Natalie: We don’t think enough about what these folks are witnessing…sure, they see death regularly but not like this…not so many people, in a relatively short amount of time, at the hands of the same malady. It’s awful. These will be the uncounted casualties of COVID-19…those workers who have to stare an unprecedented amount of death in the face and either learn to live with it or take their own lives, like Dr. Lorna Breen or John Mondello.
2019 was certainly the year for family. At the start of the year we’d intended to spend Christmas just us three, but by the end we’d spent it with all our close family and it couldn’t have been more perfect. We both had a very tough busy year, with loss and illness, career change and studies. Meaning we were really at our limits by the time we both broke up for the Christmas holidays.
We kicked off the big family Christmas on the day before Christmas Eve by attended my in laws wedding. It was a lovely private celebration, with their children and grandchildren. We took over Zizzi’s with our celebrations as the kids enjoyed racing outside to watch the winter ice skaters in the square. It was exactly what we needed as a family, spending time with those that made us laugh and whom love our little dude just as hard as we do.
On Christmas Eve we enjoyed watching the excitement build in M as he excitedly talked about what Santa was going to bring. In our home, Santa brings one special gift and the rest of the gifts are from us and family. This year is the first year M wasn’t too specific about what he wanted from Santa, so it was going to be a total surprise for him.
Christmas morning came around very quickly as M woke us both with a “Santa has left me a stocking on my bed Mama and Mummy, can I open it?”. We were up and downstairs within 30 minutes and smiling at M’s look of shock at the gifts under the tree. The gift from Santa (What’s in the Box? game) was a hit, and soon we were under a mountain of paper as M unwrapped at record speed. I really started to sound old as I kept telling M to “slow down or you won’t appreciate everything”.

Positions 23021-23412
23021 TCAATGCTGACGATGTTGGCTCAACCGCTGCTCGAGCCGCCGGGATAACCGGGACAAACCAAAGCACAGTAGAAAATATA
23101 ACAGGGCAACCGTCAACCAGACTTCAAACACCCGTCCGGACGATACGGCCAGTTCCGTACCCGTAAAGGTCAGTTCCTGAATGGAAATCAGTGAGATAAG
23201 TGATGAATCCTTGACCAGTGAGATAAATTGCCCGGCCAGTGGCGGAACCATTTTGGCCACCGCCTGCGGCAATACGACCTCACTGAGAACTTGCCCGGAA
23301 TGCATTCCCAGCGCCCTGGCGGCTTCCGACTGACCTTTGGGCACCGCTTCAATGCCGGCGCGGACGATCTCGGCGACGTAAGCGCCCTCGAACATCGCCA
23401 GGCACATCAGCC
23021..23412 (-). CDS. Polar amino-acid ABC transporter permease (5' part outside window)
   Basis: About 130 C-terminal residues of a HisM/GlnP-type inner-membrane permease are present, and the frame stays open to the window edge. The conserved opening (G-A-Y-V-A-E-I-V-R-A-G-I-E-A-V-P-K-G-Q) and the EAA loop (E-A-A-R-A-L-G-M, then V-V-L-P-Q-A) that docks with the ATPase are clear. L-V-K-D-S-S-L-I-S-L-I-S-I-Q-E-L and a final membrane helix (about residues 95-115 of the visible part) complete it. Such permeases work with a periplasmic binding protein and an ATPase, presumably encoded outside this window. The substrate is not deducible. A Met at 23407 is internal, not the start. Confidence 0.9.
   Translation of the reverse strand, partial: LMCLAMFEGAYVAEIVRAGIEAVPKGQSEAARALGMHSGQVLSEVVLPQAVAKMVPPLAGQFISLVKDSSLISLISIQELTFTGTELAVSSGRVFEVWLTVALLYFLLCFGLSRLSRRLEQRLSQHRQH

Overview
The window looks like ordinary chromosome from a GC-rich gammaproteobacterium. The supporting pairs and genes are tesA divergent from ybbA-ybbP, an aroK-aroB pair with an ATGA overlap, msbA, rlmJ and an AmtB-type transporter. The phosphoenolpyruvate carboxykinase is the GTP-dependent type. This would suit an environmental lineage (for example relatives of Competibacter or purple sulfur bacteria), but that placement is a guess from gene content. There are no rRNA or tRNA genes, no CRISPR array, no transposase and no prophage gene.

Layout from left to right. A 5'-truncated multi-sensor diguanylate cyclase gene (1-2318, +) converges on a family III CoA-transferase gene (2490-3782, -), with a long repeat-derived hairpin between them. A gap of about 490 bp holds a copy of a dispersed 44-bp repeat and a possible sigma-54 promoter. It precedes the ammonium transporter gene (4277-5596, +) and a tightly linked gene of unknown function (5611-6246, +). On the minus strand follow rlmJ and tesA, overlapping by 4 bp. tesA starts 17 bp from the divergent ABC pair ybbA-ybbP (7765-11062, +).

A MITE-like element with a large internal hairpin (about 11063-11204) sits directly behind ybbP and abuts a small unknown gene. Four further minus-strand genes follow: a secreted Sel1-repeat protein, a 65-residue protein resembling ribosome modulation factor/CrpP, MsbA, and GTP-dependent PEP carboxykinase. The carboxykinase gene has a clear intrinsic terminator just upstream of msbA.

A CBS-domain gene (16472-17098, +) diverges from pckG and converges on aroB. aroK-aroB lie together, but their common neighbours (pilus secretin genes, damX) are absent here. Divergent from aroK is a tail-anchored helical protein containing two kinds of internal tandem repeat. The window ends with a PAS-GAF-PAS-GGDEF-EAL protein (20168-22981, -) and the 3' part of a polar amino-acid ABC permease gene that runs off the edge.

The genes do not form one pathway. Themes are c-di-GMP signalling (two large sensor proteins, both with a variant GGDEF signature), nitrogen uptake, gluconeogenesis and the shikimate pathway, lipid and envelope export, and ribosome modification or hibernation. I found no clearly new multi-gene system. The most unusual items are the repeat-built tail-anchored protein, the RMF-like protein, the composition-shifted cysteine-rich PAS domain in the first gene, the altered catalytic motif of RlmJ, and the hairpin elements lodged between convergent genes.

This year M had decided to get us matchy matchy (his words) gifts, from his school secret Santa stall. I lucked out with a new lunchbox and Clara got a rather fetching new reusable shopping bag.
For our Christmas lunch we’d been invited out for our first ever Christmas dinner at a restaurant. It was lovely to spend more time with Clara’s side of the family as we donned party hats and ate Christmas lunch. M adores his cousins, so for him it was rather special that he got to spend Christmas day with them. Once we’d eaten we headed back to my in laws home for gift exchanging. This was a big highlight for me as my Mother in Law had bought me the best pair of shoes ever, in the form of Rainbow coloured Pride Converse.
Boxing day continued our theme of family, as we headed to my parents for a lunch, games and more gift exchanges. My sister and Niece joined us which was lots of fun as we played some silly movie games and Heads Up. Beau joined us at my parents, which was lovely as he adores my parents. Plus he knew he was bound to get fed lots of treats.
The rest of our Christmas seemed to speed by in a flurry of illness (I got tonsilitis and Clara got an awful cold), days out swimming/climbing/soft play and Pokemon Go hunting.
On New Year’s Eve we kept up our tradition of going to the cinema and took M to see Frozen 2. We then enjoyed our own mini family party for three at home. We were all shattered by the time the countdown began, but we enjoyed mini sparklers just after midnight.
Our final few days before we returned to work/school have been a blur of outdoor adventures on the coast, walks in the park and some rock climbing for the little dude.
It’s been a mixed bag this Christmas, but I am truly thankful for the family I got to spend it with.